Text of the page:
Desert Laboratory on Tumamoc Hill: The future of life in the desert


Research at the Desert Laboratory on Tumamoc Hill aims to integrate culture, science, and community to advance knowledge on sustaining the future of life in the desert. This VIP will build on the long-term plant ecology research of Tumamoc Hill, starting with permanent plots first mapped 115 years ago. It will integrate these data with multiple inter-related research programs aimed at understanding the dynamics of how life adapts and responds to aridity and climate change. More specifically, students will answer one or more of the following questions:

  • How are desert plants responding to changing climate? 
  • How can we use modern technology to improve methods for documenting changes in vegetation?
  • What are the rates of recovery following extreme climate events?
  • What plant characteristics predict how different species respond to climate? 
  • How are interactions between animals and plants (for instance, pollination, seed dispersal, and herbivory) changing over time and in response to climate?

This VIP offers students from across campus the opportunity to conduct research with a diverse group of researchers from the Desert Laboratory and the Ecology and Evolutionary Biology Department at the University of Arizona. Students will ultimately be immersed in the larger Desert Lab community, providing the opportunity to interact with ecologists, wildlife biologists, artists, and archaeologists. Students will gain hands-on experience in one or more of the following:

  • Self-led research
  • Creative and critical thinking
  • Project management
  • Fieldwork, working with vegetation, invertebrates, etc.
  • Data collection and management
  • Data analysis and visualization using a variety of software (e.g., R, Excel)
  • Science communication and public outreach
  • Community science

Issues Involved or Addressed

Fall 2022 Areas of Focus:  Predicting desert plant responses to climate

Deserts are becoming drier and warmer, and this trend is projected to continue with future climate change. Predicting desert plant responses to future climate is an urgent challenge for ecosystem conservation and management due to plants' role in supporting ecosystem resilience and services. Students will assist in and lead research to help address this concern through their involvement in one of two projects. Project 1 focuses on a wide diversity of species, while project 2 zooms in on one iconic desert species, the saguaro cactus.  Both projects involve gaining experience in field work, learning basic field and laboratory techniques, formulating research questions, and managing and analyzing data to answer those questions.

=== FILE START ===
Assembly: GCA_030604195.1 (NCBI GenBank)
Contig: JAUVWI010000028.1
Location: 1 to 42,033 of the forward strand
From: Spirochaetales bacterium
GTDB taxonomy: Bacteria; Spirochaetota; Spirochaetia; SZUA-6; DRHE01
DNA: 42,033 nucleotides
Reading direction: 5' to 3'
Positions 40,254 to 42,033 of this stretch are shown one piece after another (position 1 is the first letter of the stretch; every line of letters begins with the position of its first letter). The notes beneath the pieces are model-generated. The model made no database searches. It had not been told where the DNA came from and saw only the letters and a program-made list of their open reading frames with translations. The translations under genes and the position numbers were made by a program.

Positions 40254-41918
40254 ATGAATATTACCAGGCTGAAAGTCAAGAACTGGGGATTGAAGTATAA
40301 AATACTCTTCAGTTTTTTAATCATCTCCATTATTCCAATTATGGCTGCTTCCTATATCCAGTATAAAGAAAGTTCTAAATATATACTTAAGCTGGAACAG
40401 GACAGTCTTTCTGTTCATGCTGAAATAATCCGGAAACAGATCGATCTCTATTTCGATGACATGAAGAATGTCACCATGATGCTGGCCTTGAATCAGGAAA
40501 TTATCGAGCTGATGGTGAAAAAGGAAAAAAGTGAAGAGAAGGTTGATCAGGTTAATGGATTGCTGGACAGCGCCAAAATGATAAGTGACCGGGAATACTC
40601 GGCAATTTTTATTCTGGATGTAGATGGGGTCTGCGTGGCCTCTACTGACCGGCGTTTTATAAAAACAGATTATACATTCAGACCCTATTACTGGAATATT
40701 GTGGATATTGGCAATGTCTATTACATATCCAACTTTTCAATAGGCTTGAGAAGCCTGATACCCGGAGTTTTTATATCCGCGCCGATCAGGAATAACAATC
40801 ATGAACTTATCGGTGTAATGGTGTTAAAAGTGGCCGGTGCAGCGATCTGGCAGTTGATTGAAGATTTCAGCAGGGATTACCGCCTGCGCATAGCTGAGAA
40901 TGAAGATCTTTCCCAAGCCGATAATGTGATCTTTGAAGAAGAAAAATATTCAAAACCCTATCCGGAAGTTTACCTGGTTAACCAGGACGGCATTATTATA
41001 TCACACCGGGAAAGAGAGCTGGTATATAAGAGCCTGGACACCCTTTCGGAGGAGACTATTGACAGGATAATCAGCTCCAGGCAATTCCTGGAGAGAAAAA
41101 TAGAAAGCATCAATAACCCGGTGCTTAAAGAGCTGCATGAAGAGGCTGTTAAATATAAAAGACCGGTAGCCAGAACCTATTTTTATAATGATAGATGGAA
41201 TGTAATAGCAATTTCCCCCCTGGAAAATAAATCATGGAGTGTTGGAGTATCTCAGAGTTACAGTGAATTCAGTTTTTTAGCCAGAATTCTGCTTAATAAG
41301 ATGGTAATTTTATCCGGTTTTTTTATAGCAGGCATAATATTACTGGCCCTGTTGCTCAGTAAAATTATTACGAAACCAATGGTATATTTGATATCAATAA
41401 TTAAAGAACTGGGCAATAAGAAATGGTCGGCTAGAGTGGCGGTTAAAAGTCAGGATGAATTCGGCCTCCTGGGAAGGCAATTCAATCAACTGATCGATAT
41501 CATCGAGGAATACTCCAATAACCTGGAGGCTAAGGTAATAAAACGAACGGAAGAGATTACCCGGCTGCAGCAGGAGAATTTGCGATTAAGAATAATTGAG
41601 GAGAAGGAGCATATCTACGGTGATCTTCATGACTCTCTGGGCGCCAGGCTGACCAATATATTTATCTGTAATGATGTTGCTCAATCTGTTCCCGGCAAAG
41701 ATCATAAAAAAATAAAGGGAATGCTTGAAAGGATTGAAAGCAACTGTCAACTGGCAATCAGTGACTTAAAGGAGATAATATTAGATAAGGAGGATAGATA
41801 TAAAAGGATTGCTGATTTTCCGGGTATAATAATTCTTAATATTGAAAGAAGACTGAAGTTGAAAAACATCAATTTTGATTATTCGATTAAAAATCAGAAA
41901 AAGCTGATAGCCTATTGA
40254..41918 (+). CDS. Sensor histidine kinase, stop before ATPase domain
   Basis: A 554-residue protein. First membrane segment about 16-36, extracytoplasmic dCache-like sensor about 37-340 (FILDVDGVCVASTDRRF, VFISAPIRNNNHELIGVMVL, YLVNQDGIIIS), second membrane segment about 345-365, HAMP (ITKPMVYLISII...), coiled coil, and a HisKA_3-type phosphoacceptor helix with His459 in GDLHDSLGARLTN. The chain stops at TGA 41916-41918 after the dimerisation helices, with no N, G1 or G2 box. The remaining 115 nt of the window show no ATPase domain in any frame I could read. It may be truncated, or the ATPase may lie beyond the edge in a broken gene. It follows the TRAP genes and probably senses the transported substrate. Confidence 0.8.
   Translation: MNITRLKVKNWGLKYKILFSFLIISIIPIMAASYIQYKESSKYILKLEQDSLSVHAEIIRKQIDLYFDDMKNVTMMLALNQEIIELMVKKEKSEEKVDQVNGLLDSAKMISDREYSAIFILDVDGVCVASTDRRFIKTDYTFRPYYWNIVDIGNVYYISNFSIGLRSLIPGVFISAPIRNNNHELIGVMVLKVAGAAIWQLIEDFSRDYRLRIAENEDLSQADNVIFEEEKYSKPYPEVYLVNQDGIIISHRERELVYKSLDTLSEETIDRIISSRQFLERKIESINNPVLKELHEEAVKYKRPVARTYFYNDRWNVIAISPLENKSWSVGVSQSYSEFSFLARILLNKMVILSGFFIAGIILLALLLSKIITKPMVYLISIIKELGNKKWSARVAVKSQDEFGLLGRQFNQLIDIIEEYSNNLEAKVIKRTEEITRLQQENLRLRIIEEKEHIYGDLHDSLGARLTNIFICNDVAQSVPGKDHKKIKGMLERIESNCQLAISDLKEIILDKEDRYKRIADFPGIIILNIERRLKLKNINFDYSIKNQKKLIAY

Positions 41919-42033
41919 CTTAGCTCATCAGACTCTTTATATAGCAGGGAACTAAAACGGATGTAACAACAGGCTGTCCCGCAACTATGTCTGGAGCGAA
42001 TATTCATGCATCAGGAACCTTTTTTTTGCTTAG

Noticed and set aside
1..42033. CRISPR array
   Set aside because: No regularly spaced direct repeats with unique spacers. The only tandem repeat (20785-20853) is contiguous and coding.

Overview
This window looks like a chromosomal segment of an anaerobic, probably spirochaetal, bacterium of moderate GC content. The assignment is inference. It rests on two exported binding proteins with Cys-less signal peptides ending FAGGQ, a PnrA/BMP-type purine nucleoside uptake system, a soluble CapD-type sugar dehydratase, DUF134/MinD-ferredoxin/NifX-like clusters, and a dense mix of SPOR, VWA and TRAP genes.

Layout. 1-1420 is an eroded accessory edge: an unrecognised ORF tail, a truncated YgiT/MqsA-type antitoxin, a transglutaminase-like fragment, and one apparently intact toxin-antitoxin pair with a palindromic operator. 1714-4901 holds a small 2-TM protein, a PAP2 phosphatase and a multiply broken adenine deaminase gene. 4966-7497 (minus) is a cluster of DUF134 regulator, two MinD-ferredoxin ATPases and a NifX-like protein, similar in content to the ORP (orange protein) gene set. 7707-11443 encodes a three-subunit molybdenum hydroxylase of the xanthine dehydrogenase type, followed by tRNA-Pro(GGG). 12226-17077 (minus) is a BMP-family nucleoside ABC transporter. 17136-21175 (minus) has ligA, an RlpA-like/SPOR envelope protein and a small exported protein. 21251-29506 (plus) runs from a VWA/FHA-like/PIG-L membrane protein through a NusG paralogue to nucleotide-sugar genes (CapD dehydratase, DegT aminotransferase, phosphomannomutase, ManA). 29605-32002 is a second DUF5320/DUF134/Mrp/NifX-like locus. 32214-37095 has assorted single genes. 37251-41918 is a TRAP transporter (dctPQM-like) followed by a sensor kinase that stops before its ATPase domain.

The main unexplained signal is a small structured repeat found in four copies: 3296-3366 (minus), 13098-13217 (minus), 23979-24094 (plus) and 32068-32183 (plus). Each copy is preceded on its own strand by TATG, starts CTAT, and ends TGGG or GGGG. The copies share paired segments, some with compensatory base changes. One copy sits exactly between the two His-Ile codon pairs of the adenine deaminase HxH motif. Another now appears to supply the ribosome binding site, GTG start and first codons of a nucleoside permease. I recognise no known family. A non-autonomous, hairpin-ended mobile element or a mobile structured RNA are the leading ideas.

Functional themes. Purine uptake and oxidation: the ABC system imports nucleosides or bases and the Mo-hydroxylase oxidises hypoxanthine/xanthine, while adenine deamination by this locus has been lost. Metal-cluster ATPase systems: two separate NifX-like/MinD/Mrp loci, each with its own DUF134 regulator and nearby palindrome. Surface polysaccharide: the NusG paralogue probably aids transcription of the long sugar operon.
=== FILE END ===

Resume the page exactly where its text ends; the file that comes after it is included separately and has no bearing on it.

1. What plant characteristics predict how different species respond to climate? 

The Desert Laboratory on Tumamoc Hill has a unique record of vegetation change from permanent plots first established in 1906 and most recently remapped in 2012.  This record shows highly variable responses to changes in climate among the diverse species in the plots. To understand this variability, a VIP team will collect data in the field and laboratory on plant traits such as leaf and root size and shape and how these are related to important plant physiological functions such as photosynthesis and water uptake and loss. Team members will use these data and the long-term plot data to investigate the role of different plant traits in the response of desert vegetation to climate change.  Each team member will focus on one particular plant trait for data analysis, scientific literature review, and result presentation.  


2. How do the data of the past predict the future of the saguaro? 

Student researchers will participate in extensive field survey activities, recording detailed data for individual saguaros, as part of the long-term saguaro survey on Tumamoc Hill. Trait data may also be gathered from saguaros on other sites. Students will use these data and existing data from past saguaro surveys on Tumamoc Hill, dating back nearly seven decades, to understand long-term trends in saguaro population dynamics and, eventually, to project future trends. 

Students may be able to obtain course credit (3 credits) or a stipend (minimum of $2000/semester) for their work on this VIP project. Please note your preference on the application. 


Monsoon on Horizon.png

Paul Mirocha


Methods and Tech

  • Fieldwork
  • Measurement of plant physiological parameters
  • Laboratory processing of plant tissues
  • Reading and interpreting scientific literature
  • Downloading and organizing data
  • Data visualization
  • Statistical data analysis and interpretation
  • Science communication and outreach

Academic Majors of Interest

Open to all years of study and majors, including:

  • Ecology & Evolutionary Biology
  • American Indian Studies
  • Plant Sciences
  • Mathematics and/or Statistics & Data Sciences
  • Environmental Science
  • Natural Resources
  • Computer Science and Engineering

Preferred Interests and Preparation

  • Basic understanding of ecology
  • Self-motivated
  • Openness to learning new things and techniques
  • Collaborative and works well in teams
  • Basic computer programming and Microsoft Excel experience
  • Project dependent: Interest in conducting field research
  • Project dependent: Comfort working outside in desert conditions
  • Preferred: Knowledge of basic statistics

Team Advisors

Charlotte Brown, PhD

Deborah Goldberg, PhD

Peter Breslin, PhD

Jocelyn Navarro, PhD Student

Students will also be able to interact with other members of the Desert Laboratory VIP:

Judith Bronstein, PhD

Brian Enquist, PhD

Clark Reddin